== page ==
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Germany — Government heavily subsidises temporary employees

21 January 2010

The government has officially responded to a query by the Green Party about how much money from public funds is spent on subsidies for temporary employees in the country each year, Financial Times Deutschland reports.

The government has responded by saying "in order to increase the income of temporary employees the government has spent 531 million Euro between May 2008 and May 2009." One in ten temporary employees relies on government benefits in order to get by.

The Green Member of Parliament in charge of employee rights, Beate Mueller-Gemmeke, responded by saying "this means that the government subsidises temporary employment to a remarkable degree. Faced with cases of abuse such as Schlecker the government cannot stick its head in the sand. It must act."

People who receive government benefits on top of their income are, however, not necessarily underpaid because subsidies like child benefit depend on the size of the family and would be paid to any employee in Germany.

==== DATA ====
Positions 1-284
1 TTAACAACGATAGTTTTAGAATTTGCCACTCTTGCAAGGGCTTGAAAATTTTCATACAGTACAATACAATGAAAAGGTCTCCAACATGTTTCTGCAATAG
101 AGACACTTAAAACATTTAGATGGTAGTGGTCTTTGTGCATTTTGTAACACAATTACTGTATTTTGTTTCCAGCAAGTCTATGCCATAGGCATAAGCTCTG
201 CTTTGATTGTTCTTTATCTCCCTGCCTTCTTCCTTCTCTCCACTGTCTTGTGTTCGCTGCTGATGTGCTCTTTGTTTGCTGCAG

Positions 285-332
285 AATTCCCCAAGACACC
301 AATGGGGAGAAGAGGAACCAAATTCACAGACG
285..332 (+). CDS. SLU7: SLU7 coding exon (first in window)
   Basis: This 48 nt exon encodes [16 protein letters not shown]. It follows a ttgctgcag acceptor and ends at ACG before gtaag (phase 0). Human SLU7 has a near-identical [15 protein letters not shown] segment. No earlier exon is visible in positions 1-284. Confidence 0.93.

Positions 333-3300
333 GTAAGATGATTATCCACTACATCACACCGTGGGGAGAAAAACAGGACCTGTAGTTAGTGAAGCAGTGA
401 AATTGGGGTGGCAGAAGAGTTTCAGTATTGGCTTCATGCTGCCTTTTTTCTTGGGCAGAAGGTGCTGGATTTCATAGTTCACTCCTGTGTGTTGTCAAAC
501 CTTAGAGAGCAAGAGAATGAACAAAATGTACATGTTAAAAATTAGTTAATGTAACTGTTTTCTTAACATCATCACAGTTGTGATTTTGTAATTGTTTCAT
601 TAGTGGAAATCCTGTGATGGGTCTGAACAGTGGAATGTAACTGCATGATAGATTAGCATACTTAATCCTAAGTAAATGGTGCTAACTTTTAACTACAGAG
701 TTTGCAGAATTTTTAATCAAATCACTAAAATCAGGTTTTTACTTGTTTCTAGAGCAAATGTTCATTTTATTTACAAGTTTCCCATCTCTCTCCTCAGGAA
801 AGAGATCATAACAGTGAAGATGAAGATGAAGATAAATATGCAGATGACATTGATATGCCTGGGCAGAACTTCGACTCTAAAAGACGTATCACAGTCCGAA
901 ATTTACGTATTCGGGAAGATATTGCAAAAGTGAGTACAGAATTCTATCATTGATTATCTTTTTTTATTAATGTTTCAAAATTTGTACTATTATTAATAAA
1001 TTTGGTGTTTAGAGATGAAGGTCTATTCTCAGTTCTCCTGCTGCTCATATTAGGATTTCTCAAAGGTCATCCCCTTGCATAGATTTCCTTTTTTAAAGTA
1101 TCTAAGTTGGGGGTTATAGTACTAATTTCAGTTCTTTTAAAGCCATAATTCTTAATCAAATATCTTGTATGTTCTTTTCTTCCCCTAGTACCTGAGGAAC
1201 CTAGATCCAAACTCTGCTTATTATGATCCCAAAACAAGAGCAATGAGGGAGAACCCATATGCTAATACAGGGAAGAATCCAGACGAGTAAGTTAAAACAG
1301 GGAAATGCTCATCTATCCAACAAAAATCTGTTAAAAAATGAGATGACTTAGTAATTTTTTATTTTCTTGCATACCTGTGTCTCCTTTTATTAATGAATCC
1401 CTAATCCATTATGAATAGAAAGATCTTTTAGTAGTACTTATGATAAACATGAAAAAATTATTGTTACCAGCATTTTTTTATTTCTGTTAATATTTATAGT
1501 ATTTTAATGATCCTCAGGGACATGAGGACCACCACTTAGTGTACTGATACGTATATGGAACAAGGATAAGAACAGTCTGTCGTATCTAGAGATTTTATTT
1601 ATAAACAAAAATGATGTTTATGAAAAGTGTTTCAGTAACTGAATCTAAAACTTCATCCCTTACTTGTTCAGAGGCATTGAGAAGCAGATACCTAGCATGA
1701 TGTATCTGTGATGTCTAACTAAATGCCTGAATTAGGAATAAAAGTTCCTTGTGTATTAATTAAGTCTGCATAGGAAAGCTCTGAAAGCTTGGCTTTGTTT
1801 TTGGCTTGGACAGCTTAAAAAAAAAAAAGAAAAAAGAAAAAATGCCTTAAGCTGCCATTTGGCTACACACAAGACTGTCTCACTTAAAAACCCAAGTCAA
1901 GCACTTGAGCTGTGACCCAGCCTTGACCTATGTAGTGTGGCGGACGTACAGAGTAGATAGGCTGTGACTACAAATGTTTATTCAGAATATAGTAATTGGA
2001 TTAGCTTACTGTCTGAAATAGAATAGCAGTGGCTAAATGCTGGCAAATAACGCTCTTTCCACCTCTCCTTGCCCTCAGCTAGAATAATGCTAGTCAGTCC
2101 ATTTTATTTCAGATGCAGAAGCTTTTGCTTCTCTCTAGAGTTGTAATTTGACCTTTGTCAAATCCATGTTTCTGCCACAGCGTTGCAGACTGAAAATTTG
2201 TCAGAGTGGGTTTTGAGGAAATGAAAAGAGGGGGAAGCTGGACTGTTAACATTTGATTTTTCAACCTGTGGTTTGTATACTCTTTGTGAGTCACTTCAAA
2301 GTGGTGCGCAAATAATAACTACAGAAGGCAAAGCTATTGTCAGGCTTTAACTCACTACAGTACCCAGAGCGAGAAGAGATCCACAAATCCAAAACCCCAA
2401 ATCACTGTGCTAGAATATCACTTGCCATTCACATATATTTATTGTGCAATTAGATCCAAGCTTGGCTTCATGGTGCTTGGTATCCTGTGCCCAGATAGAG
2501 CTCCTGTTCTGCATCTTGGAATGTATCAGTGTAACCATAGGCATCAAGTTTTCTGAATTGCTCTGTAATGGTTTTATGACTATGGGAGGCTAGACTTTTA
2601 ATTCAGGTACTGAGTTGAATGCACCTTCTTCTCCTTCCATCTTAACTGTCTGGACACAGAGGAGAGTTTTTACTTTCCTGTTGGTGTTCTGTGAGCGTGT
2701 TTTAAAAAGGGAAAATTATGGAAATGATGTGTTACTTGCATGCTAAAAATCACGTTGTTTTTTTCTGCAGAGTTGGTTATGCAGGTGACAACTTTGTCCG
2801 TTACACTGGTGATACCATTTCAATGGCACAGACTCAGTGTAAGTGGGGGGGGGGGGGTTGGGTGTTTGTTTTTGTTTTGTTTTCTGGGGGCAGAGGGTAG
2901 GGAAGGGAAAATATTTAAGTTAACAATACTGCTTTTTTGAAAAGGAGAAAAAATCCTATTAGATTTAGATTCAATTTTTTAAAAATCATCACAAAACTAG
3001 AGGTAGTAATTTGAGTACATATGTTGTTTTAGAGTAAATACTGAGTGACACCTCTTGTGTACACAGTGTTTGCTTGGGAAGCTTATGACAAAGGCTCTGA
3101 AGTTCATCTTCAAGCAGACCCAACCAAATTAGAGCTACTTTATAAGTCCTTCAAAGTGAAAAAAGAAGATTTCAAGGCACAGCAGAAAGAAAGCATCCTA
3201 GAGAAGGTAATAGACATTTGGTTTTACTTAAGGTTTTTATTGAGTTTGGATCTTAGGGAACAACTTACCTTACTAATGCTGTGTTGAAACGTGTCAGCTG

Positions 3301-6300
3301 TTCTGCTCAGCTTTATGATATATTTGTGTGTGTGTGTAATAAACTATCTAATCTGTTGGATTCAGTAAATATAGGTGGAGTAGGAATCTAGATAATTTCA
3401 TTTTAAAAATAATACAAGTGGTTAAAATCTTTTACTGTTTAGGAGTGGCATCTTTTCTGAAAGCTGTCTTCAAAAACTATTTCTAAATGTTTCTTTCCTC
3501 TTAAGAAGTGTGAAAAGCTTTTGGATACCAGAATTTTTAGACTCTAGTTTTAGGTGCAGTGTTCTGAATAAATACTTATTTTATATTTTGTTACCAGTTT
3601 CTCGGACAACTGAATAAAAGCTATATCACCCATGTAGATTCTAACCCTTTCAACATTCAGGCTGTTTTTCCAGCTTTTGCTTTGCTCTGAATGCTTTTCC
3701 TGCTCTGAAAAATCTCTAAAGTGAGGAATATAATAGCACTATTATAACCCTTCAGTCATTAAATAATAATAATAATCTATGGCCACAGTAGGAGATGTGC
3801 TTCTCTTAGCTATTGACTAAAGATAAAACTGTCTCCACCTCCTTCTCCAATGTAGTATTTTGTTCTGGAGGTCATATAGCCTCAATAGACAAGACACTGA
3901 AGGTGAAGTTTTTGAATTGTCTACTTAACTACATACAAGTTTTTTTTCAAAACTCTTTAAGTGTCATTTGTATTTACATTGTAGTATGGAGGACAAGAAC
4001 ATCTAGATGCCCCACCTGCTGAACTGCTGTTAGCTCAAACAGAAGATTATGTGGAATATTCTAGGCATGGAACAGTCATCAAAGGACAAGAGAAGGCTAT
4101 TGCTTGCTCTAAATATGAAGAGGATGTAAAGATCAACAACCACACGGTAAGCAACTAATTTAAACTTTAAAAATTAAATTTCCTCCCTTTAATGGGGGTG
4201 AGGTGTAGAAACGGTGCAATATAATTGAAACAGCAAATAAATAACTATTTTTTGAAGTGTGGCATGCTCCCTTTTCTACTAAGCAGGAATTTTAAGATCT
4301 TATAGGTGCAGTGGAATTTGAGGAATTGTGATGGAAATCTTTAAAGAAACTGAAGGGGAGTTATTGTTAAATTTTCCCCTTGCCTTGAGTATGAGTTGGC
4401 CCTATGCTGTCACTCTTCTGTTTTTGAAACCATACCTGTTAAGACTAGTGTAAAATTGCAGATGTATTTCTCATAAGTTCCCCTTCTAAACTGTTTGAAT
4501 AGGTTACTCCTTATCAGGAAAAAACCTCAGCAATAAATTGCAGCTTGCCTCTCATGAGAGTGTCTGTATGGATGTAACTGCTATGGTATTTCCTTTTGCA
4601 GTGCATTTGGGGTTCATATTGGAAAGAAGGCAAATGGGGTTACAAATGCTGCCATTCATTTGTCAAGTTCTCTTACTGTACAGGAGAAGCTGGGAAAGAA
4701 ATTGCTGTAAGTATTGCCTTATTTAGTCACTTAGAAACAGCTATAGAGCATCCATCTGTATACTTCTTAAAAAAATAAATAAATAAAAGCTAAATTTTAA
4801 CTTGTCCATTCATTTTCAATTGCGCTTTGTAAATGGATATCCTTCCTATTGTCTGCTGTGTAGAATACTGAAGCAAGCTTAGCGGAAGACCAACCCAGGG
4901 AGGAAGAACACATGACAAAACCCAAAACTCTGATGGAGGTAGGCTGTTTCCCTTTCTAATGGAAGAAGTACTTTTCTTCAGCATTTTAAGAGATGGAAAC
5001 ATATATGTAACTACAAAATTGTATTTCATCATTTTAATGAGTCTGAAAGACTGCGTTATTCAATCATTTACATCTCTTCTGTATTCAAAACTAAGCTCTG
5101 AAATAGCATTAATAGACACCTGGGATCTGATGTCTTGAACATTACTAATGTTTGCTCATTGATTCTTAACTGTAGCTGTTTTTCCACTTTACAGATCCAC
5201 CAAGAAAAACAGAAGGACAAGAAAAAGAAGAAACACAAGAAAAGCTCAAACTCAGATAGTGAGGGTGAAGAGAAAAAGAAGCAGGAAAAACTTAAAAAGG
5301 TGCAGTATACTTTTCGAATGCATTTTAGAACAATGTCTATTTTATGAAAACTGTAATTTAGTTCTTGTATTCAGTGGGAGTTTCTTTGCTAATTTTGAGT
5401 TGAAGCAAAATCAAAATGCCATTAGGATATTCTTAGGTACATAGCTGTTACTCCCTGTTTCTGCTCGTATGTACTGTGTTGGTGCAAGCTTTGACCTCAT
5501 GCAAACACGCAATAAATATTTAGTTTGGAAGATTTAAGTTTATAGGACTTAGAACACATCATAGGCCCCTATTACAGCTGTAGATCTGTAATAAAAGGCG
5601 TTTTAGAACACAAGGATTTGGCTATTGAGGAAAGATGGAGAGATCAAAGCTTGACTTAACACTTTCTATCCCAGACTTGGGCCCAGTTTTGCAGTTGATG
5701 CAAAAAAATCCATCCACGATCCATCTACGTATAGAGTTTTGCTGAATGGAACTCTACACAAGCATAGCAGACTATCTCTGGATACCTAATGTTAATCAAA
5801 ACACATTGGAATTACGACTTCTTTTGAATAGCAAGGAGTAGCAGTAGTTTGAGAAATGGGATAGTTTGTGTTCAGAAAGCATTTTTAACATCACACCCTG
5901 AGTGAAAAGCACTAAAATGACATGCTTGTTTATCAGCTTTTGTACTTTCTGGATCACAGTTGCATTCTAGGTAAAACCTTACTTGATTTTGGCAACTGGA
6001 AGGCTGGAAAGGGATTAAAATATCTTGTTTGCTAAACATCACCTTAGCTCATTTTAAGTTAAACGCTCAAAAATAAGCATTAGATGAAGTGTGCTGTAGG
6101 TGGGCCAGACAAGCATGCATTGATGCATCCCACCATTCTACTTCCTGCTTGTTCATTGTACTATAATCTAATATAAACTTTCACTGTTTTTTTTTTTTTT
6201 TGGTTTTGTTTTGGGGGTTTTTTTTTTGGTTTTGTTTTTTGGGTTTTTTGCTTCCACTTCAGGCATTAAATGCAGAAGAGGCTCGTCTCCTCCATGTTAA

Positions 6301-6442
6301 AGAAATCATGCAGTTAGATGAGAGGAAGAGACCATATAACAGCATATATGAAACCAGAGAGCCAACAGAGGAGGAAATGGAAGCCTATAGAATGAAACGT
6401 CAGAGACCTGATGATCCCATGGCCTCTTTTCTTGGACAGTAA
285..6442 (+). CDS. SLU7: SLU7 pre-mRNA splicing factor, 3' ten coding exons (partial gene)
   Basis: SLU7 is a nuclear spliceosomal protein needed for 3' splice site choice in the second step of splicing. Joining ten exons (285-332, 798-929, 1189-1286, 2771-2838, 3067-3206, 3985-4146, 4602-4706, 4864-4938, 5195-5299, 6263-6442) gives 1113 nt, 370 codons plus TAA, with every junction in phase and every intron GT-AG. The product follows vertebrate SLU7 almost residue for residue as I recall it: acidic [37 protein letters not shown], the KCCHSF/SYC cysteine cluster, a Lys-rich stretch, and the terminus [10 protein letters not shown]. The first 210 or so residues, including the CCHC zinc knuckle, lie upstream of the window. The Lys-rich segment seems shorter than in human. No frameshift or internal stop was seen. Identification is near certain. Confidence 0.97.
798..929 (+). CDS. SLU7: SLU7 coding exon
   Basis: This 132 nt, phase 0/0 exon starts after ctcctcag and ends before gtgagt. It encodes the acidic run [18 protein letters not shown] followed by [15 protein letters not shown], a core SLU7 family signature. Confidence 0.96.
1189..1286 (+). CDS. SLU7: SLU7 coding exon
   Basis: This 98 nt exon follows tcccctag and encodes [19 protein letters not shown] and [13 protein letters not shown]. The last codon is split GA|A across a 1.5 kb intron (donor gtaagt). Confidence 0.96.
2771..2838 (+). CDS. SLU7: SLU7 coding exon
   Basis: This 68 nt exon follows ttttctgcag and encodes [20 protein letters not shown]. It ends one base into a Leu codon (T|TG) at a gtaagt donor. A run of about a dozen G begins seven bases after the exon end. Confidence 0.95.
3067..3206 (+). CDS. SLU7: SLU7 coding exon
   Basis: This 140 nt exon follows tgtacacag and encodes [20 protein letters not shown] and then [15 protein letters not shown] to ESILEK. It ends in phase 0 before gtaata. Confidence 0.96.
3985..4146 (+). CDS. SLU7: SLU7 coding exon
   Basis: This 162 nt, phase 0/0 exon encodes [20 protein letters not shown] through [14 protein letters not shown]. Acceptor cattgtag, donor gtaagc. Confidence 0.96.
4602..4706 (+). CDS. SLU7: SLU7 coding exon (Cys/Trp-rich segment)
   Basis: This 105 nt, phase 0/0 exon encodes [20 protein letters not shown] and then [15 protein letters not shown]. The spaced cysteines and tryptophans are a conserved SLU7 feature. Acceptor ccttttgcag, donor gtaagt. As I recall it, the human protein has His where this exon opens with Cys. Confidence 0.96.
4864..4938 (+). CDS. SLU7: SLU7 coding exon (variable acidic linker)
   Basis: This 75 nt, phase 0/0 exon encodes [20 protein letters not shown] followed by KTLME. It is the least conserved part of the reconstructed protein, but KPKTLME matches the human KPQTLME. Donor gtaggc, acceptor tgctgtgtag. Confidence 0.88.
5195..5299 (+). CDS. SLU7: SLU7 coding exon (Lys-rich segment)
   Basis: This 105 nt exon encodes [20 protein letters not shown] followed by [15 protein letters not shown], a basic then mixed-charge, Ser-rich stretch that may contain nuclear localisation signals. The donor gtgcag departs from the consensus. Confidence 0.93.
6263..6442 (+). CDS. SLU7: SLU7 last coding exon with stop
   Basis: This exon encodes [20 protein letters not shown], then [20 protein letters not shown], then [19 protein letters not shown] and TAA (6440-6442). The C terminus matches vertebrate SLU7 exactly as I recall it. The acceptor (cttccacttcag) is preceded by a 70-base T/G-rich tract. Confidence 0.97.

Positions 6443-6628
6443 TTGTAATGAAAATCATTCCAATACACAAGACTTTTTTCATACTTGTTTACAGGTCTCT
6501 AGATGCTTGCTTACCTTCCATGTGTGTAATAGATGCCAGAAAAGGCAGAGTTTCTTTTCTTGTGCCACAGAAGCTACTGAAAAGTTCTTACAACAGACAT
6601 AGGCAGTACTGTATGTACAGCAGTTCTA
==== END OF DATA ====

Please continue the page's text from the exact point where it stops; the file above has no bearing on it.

However, the temporary employment industry is currently under immense pressure from all sides due to the recent scandal regarding drugstore chain Schlecker, which had made large numbers of staff redundant in order to re-hire them via an artificial staffing agency at a fraction of previous pay.
The Federal Minister for Labour, Ursula von der Leyen has ordered an investigation into abuse within the temporary employment sector. Unions claim that Schlecker is not the only company in Germany which avoids minimum pay by hiring staff via in-house employment agencies.



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